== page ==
To make the sandwich builder more authentic and realistic, I went on the Subway page and looked up ingredients they use in their sandwiches. When constructing your perfect sandwich, you're limited on how many ingredients you're able to choose. This is because a lot of companies do that to not run into any financial issues because the sandwich price stays consistent. The menu is split into two parts, the menu itself and a basket where you can see what products you have already selected.

This was pretty much it. In the end, I never published the project as I didn't like how the design turned out.

From Day 69 to Day 71

After the blow with Empare (that's what the last project was called), I decided to uplift my UI and CSS skills. I read more about design and followed more accounts which posted about it on Twitter. For a long time, I've been following Pratham and Jay on Twitter, who post beautiful CSS art. That's when I decided to try it out myself.

There is not a lot to say about it except that it seemed more difficult than it actually was. Then I wrote a full breakdown of this project and published it on Hashnode and DevTo. It was my first blog post that really took off and received a lot of attention.

If you want to find out more about this project, check out my blog post 👉 Ukulele with CSS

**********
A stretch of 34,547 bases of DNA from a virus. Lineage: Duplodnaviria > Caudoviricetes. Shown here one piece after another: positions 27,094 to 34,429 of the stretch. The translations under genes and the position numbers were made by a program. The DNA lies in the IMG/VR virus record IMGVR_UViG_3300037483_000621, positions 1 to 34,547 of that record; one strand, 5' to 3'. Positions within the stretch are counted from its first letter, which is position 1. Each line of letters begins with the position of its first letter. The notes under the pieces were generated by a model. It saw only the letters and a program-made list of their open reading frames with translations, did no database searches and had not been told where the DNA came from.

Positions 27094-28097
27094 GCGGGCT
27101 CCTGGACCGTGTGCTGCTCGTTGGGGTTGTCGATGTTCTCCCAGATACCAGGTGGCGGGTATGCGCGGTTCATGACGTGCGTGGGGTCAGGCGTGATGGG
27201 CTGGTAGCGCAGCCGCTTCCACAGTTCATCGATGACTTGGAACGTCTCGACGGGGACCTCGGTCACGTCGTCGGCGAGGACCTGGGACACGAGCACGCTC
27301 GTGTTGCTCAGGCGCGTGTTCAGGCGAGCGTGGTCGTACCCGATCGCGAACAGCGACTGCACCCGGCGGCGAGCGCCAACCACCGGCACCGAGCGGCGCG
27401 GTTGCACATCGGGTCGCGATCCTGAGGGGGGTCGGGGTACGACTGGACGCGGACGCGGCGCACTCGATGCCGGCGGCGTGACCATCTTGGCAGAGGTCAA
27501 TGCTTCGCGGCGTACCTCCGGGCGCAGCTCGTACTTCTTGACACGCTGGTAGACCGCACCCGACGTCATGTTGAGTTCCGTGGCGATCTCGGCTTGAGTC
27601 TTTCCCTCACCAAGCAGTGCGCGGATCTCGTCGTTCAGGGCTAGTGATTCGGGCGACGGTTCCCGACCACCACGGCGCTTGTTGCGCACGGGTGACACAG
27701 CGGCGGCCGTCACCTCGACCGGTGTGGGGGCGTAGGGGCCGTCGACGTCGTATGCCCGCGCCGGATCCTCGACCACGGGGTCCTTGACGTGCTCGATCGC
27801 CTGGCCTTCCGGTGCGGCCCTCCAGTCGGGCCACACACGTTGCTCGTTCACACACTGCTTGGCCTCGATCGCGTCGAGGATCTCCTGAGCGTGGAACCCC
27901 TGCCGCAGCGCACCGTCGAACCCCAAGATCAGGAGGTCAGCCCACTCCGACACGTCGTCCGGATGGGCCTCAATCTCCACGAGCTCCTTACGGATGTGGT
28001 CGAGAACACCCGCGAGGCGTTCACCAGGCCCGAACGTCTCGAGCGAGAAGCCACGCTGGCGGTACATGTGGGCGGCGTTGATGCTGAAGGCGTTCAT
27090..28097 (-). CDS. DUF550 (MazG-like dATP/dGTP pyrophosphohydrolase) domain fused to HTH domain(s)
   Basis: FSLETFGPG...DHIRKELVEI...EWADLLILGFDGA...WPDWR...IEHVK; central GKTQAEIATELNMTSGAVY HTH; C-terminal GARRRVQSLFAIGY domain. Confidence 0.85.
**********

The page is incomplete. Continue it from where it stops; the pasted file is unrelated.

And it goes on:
From Day 72 to Day 90

Besides ukulele, for which I created a CSS art, I have another passion which is football. For a long time, I wanted to create The Higher Lower Game clone, but with footballers and their goals. The problem then was that I didn't know how to get the information (such as footballer's names, goals, etc.) and how to set up the backend. At this point of time, I already knew how to get the first one done and that's what I've directly taken care of as well as the frontend. The backend was completely new to me, so I decided to take The Complete Node.js Developer Course on the side while working on the other things for this project. I learned about Node.js and Express that allowed me to finish this project.

If you want to find out how I got the information on footballers for this project, check out my blog post 👉 Web Scraping with Puppeteer

From Day 91 to Day 100

The last but not least is my current project - Circlist. It's a web app that allows you to gather people, you interact the most on Twitter with, in one or multiple lists. This isn't my first take on the Twitter API, but surely the biggest. The project nears its first beta-testing and likewise its final release. I already finished the application. The last thing to do is the landing page, which will take some time to design and then to build. So certainly not one I could complete in the last 10 days and which goes beyond this challenge.

So that was “My 100 Days of Code in a Nutshell 🥜”. Thanks for reading and have an amazing day! ♥

Where can I find these projects?

50Projects50Days | GitHub

Holo Weather | Website & GitHub

Empare | Never published

Ukulele | Website, CodePen & GitHub

FootGuess | Website

Circlist | Never published

In case you want to try out 100DaysOfCode for yourself, you'll find out more information on the following website (

If you liked this article, consider following me on Twitter. I post tips around web development and progress on my projects. If you have any questions, my DMs on Twitter are always open.